Natural Gas and Oil Furnace Systems --Have a professional assess your needs and recommend the type and size of system you should purchase. Size is one of the most important factors affecting the efficiency of these systems. Too large a system costs more and operates inefficiently. Bigger is not always better. For ENERGY STAR qualified furnaces, the AFUE * is 90 or higher. They have advanced technology to deliver 15 percent higher efficiency than standard new furnaces available today. ENERGY STAR boilers have an AFUE of at least 85.
Central Air-to-Air Heat Pumps --If you live in a cool climate, look for a heat pump with a high HSPF * . Contact a professional for advice on purchasing air-to-air heat pumps. ENERGY STAR qualified heat pumps are in the top 25% for efficiency.
Central Air Conditioners --Look for ENERGY STAR qualified units -- they have a SEER * rating of 12 or above. Contact a professional for advice on sizing a central air system. ACs that bear the ENERGY STAR are at least 20% more efficient than new air conditioners and may be twice as efficient as some existing systems.
Clothes Washers --Look for features that help cut water use: automatic water level controls, "suds saver" features, spin cycle adjustment, and large capacity. ENERGY STAR qualified washers use 50% less energy and about half as much water per load compared to standard models.
Room Air Conditioners --Buy a correctly sized and energy efficient unit. The higher the EER * , the more efficient the unit. If the room is very sunny, increase capacity by 10%. For a kitchen unit, increase the capacity by up to 4,000 Btus per hour. ENERGY STAR qualified units exceed minimum federal standards by at least 15%. What size to buy?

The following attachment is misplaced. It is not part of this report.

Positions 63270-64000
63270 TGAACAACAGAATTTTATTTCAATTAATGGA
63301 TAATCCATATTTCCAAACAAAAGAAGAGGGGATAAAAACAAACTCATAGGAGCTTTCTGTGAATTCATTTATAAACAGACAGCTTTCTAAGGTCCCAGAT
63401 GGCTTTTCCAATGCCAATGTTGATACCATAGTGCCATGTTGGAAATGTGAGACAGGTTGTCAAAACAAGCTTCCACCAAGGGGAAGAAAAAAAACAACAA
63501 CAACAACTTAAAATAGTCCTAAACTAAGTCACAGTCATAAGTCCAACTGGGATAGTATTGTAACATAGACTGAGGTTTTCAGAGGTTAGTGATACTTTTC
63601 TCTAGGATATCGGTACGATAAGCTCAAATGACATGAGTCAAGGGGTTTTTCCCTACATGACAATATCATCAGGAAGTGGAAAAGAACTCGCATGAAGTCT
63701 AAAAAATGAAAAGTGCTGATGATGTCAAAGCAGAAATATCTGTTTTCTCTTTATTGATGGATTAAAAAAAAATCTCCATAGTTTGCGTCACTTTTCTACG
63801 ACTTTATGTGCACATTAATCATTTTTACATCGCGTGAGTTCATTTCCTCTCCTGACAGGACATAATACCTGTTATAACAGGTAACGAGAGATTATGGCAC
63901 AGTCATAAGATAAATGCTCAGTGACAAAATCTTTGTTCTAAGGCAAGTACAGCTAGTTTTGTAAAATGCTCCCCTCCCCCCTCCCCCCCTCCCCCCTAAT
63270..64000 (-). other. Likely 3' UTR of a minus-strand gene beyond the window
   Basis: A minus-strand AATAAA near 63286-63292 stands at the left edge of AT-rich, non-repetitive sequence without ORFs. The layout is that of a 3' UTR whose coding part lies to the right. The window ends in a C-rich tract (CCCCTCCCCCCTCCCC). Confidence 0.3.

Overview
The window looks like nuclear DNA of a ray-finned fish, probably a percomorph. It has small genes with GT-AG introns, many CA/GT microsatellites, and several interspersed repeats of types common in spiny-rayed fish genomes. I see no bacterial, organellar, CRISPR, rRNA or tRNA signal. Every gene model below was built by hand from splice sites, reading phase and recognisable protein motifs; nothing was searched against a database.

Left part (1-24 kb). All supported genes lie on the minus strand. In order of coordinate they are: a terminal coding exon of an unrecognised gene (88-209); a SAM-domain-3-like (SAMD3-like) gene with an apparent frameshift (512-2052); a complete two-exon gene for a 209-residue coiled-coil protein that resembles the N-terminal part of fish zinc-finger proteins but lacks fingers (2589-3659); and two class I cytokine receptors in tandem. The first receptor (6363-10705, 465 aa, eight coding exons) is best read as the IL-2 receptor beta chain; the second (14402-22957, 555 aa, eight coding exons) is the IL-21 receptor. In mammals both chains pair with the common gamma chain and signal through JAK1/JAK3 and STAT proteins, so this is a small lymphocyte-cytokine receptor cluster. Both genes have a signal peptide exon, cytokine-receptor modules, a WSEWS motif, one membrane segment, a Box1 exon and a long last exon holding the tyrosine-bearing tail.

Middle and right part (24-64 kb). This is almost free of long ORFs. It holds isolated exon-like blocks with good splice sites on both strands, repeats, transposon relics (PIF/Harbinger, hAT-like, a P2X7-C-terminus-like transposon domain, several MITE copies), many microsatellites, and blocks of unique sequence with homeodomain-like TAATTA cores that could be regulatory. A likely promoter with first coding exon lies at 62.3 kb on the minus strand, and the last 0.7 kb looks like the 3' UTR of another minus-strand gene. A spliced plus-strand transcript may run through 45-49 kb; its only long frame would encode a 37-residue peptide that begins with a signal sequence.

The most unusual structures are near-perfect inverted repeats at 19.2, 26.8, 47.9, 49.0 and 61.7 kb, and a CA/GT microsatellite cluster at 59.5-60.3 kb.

TVs, VCRs & TV/VCR Combination Units, Home Audio Equipment & DVD Equipment --Home electronics still use energy when turned off in order to maintain features like remote control and channel memory. ENERGY STAR qualified models offer the same performance, reliability and quality while saving up to 50% more energy over conventional units.
Windows --Look for the ENERGY STAR. These windows have features that reduce heat loss in colder climates as well as heat gain in warmer climates. The NFRC (National Fenestration Rating Council) also provides a label that means a window is rated and certified for both U-factor and Solar Heat Gain. The lower the number, the greater the energy benefits.
Residential Lighting --Look for ENERGY STAR qualified lighting fixtures and compact fluorescent light bulbs (CFLs). They meet quality and reliability guidelines. Energy-efficient CFLs use up to 75 percent less energy and last up to 10 times longer.
Dishwashers --Look for features that will reduce water use, such as booster heaters and smart controls. Ask how many gallons of water the dishwasher uses during different cycles. Dishwashers that use the least amount of water will cost the least to operate. ENERGY STAR qualified dishwashers use 25% less energy than the federal minimum standard for energy consumption. Because they use less hot water than conventional models, they save about $100 over their lifetime.